Without this quietness of spirit, you will greatly hinder others. You will discourage the hearts of others. Many times, the cause does not succeed merely because of the unquietness of the hearts of men and women in times of danger. You must be quiet and look up to God for salvation. Faith is able to bring life out of death, light out of darkness. Genuine faith has a mighty power in times of extremity, to behold God’s salvation, and make use of it. When David fled from Saul and was in the cave, he says he is trusting in the shadow of God’s wings (Psalm 57:11). Poor David had got into the shadow of the cave and the sun did not shine on him; but he looked at himself in the cave, as being under the shadow of God’s wings. If you are godly, you too are under God’s wings by faith.

11. Standing Still Demonstrates Faith

There is a great deal of talk of faith in the world at present; let us see what it can do. The proof of genuine love is when I can love God for Himself without His gifts. When I can trust God merely on His word, I show the excellence of my faith. When Christians must have outward helps and former experiences, they call to God for guarantees as if they would not trust God on His mere word.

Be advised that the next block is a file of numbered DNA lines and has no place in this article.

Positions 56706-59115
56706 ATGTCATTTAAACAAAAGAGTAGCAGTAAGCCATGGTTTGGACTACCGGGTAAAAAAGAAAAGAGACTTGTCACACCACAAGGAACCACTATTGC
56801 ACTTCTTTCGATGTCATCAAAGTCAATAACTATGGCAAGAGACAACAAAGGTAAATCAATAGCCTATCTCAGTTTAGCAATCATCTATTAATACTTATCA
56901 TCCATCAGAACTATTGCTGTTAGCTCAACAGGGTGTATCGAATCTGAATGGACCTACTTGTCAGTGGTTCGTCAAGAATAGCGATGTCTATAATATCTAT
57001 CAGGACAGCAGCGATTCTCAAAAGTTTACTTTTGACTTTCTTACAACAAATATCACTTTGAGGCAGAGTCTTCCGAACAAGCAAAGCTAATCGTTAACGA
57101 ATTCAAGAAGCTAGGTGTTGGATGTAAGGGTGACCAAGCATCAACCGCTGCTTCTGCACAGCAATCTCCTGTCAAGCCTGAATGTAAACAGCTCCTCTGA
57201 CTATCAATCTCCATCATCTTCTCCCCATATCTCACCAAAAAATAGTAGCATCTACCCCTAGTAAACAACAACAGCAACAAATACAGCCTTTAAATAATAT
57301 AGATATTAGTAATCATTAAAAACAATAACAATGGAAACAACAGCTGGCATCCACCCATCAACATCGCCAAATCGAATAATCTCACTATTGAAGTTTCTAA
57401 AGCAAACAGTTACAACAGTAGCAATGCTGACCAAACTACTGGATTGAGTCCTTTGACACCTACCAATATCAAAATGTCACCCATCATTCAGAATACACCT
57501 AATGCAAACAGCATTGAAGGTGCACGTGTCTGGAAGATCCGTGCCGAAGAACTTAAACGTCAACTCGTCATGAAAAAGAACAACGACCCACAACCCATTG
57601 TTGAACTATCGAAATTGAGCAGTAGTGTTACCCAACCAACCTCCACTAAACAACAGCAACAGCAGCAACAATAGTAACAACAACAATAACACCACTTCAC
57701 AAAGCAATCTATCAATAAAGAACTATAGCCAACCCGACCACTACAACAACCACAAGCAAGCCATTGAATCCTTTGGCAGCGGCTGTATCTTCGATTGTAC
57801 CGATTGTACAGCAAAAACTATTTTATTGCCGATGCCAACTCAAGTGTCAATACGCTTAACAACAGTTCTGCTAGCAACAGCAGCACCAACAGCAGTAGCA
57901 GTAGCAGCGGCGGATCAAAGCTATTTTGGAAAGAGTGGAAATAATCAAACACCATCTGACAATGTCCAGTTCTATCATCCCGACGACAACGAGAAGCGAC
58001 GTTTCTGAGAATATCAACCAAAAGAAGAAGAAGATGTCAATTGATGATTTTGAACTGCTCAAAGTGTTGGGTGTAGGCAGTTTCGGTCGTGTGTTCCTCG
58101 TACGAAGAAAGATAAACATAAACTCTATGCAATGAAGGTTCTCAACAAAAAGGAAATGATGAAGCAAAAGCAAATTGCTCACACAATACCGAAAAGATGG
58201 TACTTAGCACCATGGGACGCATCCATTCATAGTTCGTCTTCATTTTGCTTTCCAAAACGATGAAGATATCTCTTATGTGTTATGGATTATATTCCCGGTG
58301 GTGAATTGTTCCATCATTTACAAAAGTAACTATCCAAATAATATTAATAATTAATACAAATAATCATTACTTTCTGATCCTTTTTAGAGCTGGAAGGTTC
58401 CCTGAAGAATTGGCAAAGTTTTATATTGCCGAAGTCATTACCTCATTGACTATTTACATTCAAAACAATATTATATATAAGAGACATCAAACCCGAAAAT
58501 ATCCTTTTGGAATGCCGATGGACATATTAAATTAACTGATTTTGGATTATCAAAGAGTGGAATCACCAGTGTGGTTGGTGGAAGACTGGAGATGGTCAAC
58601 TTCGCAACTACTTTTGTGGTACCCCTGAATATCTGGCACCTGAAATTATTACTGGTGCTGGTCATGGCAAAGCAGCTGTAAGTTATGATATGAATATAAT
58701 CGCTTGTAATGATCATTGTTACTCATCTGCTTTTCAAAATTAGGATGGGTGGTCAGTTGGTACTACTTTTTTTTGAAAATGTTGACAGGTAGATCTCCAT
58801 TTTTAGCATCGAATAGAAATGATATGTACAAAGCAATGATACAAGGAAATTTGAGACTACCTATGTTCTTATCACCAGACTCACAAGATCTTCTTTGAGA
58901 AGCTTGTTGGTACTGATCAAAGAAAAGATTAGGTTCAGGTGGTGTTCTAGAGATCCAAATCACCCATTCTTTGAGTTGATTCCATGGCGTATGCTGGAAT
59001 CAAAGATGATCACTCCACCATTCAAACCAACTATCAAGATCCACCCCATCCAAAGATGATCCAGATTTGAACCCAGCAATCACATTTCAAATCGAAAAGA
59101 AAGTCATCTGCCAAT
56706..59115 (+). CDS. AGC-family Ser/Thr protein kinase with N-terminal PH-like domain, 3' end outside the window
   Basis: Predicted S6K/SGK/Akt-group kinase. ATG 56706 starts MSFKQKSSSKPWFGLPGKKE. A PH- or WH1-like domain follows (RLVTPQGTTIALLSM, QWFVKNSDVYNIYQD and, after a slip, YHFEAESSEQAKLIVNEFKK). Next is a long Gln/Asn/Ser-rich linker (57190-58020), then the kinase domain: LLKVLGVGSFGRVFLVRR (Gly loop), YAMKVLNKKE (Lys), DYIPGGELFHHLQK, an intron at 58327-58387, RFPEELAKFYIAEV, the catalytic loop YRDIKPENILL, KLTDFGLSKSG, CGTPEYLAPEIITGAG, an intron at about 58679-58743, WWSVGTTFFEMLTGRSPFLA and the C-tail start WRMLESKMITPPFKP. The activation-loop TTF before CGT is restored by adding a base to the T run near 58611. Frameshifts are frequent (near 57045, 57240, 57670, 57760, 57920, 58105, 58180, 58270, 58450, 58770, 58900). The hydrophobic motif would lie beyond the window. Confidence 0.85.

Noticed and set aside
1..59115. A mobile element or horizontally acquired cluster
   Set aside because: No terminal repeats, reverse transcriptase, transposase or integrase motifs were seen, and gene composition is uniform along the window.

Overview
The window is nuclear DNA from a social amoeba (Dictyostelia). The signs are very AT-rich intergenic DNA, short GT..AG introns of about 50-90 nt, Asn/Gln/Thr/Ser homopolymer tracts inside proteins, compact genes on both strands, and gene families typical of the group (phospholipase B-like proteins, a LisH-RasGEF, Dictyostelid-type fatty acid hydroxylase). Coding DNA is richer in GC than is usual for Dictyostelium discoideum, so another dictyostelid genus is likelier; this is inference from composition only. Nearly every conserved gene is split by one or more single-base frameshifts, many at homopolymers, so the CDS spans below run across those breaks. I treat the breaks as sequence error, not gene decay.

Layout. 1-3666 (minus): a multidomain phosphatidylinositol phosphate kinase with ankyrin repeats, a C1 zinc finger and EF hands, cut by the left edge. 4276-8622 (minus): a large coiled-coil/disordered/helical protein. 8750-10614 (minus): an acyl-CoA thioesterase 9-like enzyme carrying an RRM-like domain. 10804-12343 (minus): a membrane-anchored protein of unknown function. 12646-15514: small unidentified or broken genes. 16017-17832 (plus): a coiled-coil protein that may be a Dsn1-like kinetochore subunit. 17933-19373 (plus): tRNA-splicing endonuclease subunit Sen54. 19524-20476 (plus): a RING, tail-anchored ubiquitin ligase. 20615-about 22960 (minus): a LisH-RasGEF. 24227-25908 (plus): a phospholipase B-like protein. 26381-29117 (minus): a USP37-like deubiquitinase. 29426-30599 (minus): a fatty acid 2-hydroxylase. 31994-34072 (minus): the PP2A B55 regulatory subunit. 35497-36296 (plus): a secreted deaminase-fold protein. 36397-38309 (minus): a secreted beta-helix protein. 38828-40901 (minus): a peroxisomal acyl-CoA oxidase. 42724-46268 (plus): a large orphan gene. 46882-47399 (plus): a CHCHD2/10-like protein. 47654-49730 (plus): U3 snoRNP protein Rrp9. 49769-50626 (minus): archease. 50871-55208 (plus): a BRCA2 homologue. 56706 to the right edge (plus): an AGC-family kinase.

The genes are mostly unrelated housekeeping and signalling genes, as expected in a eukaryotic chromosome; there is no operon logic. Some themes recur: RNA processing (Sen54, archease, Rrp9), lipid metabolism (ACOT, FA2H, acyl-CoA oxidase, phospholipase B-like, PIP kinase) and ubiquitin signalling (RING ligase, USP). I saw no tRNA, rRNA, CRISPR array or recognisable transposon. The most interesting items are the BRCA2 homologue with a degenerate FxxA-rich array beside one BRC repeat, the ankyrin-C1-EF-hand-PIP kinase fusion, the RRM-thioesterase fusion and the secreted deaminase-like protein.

Conclusion

Standing still in times of trouble has great benefit. As Burroughs points out we must stand still in order to stand fast and strong (Philippians 1:27; Ephesians 6:13). He notes that we are called to stand four different times in Ephesians 6 and the exhortation is when you have done all, stand. We live in times when many things are turned upside down and there may be many difficulties currently and feared for the future. Yet in standing still and looking to God in faith there is great strength to sustain us through all that we may experience.

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The Remedy for Spiritual Covid

The Remedy for Spiritual Covid

The Remedy for Spiritual Covid